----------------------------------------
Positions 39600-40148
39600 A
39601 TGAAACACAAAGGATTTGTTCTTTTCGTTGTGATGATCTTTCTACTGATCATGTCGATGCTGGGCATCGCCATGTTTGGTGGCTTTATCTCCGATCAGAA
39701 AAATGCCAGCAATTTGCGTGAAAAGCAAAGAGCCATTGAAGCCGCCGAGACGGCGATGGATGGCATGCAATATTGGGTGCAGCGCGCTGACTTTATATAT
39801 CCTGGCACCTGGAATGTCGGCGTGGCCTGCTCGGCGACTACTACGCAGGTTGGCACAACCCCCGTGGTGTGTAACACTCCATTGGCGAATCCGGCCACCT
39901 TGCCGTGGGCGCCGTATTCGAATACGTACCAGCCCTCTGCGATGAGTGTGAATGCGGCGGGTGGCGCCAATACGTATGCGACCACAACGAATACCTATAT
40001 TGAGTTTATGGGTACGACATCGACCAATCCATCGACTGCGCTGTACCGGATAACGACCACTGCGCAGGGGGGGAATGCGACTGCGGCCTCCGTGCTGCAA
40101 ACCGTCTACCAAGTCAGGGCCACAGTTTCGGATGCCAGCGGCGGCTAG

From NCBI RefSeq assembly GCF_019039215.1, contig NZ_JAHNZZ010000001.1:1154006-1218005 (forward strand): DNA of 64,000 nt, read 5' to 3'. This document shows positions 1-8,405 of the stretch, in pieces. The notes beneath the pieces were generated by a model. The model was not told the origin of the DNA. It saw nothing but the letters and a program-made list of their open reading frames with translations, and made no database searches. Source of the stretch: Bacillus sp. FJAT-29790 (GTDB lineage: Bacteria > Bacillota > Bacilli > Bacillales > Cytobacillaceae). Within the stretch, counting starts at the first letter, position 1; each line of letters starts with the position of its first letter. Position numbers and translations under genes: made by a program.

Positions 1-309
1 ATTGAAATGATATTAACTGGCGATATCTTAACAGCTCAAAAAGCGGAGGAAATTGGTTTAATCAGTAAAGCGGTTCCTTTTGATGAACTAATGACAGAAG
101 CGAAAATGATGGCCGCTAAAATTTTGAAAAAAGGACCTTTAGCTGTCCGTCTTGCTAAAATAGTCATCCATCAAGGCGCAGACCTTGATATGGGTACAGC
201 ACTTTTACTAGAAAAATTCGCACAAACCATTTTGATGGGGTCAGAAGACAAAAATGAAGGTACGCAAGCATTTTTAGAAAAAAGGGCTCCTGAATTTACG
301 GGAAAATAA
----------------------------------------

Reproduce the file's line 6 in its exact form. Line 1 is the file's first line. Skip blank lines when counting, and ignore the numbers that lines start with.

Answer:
39901 TGCCGTGGGCGCCGTATTCGAATACGTACCAGCCCTCTGCGATGAGTGTGAATGCGGCGGGTGGCGCCAATACGTATGCGACCACAACGAATACCTATAT